Let’s say you’re developing a game and you want to see who your most profitable players are. Imagine you’ve got a power-law so heavy-tailed you don’t even have a mean. You want to estimate your shape parameter and your statistics are all over the place as expected (no pun intended). Looks like you’re going to have to chop off that long tail and treat it separately. Looks like you’re going whale hunting.
In the casino industry, so-called “high-rollers” are often referred to as whales. It’s easy to see why: while they might come in with an attitude of being able to beat the house by wagering enough money, ultimately they wind up providing the biggest payouts to the casino. A somewhat disparaging term, to be sure, but it’s easy to understand how casinos view their revenue stream: lots of small change with the occasional big kill.
Facebook used to include a little whale tag of its own, the letter ‘g’ for gamer, that the company would include among the usual demographic data that a Facebook app would usually access. What constitutes a gamer? Oh, just some aggregate statistic indicating a high propensity to spend. No actual transaction history. Facebook would have obviously liked to market this tag to app developers, but given the heat that Amazon went through for price adjustments back in 2000, it have obviously tried put the kibosh on this sort of price discrimination:
To protect user privacy, this API call does not disclose specific purchasing information about a particular player, but instead categorizes players into a broad set. In addition, this call must not be used for marketing purposes, or to increase prices for the set of higher monetizing players.
Fair enough. Facebook is actively protecting its customers (at least with this clause) from price gouging. But the existence of this phenomenon begets a few interesting lines of thought:
- First, this sort of policy can be quickly handed off to the attorneys for some serious debate. Why is price gouging illegal? What is its legal foundation? Does the discrimination of price fall under the umbrella of discrimination in general, à la race, gender and income? Are sellers barred, legally and morally, from trying to capture more of the demand curve?
- The second thought is how to work around this sort of clause. The answer is that you have to provide the exact same app experience to everyone, gamer or not. But with some incisive analytics, an app developer can refactor the entire app to target the whales. It seems to me, however, that if one is going to be doing such deep analytics (i.e., using Kontagent), that Facebook’s little ‘g’ tag won’t be contributing that much information (except exposing the developer to perhaps some legal liability).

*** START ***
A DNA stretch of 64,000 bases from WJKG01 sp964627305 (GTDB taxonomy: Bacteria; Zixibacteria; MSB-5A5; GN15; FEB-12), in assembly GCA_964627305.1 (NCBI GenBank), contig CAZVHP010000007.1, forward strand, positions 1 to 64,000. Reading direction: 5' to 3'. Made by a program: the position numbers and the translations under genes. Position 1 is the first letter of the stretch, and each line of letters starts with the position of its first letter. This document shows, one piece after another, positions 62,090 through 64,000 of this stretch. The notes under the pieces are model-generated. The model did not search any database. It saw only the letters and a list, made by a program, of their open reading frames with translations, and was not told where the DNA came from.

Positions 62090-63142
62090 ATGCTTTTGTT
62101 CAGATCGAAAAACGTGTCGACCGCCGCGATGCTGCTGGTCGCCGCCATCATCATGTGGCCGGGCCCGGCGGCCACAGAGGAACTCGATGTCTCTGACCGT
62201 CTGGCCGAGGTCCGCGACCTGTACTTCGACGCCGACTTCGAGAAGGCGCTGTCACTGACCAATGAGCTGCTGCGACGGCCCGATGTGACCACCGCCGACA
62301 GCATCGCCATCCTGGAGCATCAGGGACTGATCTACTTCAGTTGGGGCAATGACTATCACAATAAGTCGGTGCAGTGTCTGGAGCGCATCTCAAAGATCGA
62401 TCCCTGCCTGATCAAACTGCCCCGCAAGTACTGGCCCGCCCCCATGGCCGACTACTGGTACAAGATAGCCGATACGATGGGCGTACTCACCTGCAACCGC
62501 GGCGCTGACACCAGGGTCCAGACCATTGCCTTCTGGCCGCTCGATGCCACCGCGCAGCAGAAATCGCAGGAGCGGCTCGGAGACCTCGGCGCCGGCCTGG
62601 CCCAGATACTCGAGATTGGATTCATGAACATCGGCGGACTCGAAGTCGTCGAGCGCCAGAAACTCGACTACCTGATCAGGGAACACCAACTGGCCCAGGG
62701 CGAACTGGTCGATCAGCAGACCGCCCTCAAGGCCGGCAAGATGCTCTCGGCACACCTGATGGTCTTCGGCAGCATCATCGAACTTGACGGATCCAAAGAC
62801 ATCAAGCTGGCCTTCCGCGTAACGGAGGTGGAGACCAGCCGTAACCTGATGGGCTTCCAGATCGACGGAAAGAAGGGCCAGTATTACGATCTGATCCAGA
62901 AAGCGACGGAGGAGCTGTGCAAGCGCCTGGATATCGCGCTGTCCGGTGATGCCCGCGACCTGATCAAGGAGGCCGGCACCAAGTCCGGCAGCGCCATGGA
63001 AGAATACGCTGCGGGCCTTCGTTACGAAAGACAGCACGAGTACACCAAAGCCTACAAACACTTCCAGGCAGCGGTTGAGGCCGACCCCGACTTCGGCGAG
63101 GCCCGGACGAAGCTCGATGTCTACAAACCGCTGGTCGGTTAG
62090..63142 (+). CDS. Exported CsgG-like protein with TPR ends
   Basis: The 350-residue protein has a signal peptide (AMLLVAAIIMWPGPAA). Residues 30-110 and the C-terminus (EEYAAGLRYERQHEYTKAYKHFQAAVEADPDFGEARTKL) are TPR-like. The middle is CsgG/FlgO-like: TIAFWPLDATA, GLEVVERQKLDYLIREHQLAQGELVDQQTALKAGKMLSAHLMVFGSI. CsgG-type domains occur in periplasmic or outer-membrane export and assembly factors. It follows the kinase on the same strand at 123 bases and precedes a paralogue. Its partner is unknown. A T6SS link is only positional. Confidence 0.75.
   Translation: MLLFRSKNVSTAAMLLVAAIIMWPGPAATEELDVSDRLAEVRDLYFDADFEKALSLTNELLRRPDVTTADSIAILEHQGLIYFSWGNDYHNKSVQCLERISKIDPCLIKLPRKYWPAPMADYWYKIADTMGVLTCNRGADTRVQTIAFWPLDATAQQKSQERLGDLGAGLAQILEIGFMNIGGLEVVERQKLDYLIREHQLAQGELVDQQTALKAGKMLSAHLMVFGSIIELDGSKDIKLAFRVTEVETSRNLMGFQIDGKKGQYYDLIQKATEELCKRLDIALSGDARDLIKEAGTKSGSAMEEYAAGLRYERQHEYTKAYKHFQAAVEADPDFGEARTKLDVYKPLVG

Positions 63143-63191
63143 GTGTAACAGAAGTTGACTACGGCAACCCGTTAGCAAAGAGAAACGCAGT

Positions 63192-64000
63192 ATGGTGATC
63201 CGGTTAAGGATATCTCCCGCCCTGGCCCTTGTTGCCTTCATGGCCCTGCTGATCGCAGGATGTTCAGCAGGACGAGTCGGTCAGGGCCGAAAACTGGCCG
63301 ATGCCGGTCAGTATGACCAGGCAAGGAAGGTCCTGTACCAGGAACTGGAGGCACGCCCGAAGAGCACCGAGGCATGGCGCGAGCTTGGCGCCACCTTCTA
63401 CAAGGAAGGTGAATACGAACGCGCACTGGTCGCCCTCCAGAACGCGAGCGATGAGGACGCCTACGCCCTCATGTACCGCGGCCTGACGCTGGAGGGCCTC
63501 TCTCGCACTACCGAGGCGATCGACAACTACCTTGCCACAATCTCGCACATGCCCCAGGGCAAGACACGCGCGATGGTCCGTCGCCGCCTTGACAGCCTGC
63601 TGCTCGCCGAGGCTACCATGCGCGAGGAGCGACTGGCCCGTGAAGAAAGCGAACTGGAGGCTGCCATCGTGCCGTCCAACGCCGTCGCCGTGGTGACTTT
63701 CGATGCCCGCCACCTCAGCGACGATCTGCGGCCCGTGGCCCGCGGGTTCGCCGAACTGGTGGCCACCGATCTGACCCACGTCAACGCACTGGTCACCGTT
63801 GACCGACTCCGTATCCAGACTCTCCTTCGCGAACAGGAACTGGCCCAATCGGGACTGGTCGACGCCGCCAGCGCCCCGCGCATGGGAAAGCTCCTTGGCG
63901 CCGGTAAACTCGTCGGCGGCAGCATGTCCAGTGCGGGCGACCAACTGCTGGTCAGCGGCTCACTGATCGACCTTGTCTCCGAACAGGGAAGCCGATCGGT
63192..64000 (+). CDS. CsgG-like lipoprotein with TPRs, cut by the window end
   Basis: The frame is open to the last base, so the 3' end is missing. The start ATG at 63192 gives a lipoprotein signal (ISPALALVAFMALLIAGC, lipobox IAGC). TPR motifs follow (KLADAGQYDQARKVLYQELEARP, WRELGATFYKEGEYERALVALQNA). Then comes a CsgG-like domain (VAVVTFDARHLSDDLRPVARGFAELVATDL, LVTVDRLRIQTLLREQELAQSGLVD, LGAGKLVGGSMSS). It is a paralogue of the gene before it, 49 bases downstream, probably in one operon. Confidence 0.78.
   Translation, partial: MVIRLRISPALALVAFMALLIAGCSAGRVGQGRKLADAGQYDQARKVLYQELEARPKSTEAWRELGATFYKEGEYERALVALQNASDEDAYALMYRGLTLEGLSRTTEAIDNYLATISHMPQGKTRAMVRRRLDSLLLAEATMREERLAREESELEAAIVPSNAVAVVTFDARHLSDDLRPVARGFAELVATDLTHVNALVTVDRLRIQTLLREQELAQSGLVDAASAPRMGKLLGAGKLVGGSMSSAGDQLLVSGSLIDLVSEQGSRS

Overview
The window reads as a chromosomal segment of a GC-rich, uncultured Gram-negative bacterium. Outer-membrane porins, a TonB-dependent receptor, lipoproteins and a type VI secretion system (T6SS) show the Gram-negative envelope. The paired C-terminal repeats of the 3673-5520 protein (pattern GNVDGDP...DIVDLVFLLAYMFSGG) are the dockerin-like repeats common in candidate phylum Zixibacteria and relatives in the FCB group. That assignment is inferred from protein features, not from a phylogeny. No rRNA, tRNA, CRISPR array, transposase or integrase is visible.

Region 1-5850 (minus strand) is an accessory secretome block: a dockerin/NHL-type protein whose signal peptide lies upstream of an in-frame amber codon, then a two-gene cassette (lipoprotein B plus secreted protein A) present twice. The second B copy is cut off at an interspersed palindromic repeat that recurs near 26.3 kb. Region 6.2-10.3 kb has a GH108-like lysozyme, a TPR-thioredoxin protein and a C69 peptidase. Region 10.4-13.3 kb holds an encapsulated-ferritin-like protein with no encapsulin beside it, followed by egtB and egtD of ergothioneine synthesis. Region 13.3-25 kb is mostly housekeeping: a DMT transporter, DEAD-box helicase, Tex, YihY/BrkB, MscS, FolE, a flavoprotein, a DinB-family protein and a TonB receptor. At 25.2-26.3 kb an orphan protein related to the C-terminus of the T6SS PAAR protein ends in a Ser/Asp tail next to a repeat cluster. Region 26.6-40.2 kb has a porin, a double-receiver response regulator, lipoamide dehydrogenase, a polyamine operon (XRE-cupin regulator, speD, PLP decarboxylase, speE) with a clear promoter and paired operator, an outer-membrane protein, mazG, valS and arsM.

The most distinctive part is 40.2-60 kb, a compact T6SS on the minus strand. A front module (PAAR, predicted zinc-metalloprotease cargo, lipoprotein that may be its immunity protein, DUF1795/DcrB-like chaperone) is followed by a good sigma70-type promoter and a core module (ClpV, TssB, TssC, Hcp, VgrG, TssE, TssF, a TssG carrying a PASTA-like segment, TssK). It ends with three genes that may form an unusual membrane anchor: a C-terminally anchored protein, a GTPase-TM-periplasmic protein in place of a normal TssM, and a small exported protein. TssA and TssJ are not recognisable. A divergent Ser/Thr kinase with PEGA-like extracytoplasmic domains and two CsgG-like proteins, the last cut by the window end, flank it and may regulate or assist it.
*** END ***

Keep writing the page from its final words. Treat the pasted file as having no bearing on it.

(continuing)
- The final thing to realize is that only certain types of app and styles of monetization demand identifying and targeting the whales. These are precisely the apps that target the “long-tail” of the population. We recall the 80-20 rule, wherein 80% of revenue generally comes from 20% of customers. But this rule of thumb only applies to certain business models, not all of them. It requires a savvy investigator with the right tools (again, Kontagent), to identify revenue distribution, key customers, and optimal policy, whether he targets the whales or not.
So when investigating the monetization behavior of your user base, ask yourself this: Are my big spenders simply the long tail of a distribution that everyone falls under, or are they qualitatively different? If so, happy hunting.
About the author: Owen Martin is a marketing data scientist at Kontagent. He received his Ph.D. in statistics with a focus on Bayesian Inference, and has been working in big data since then. You can contact Owen at @owensmartin or email@example.com.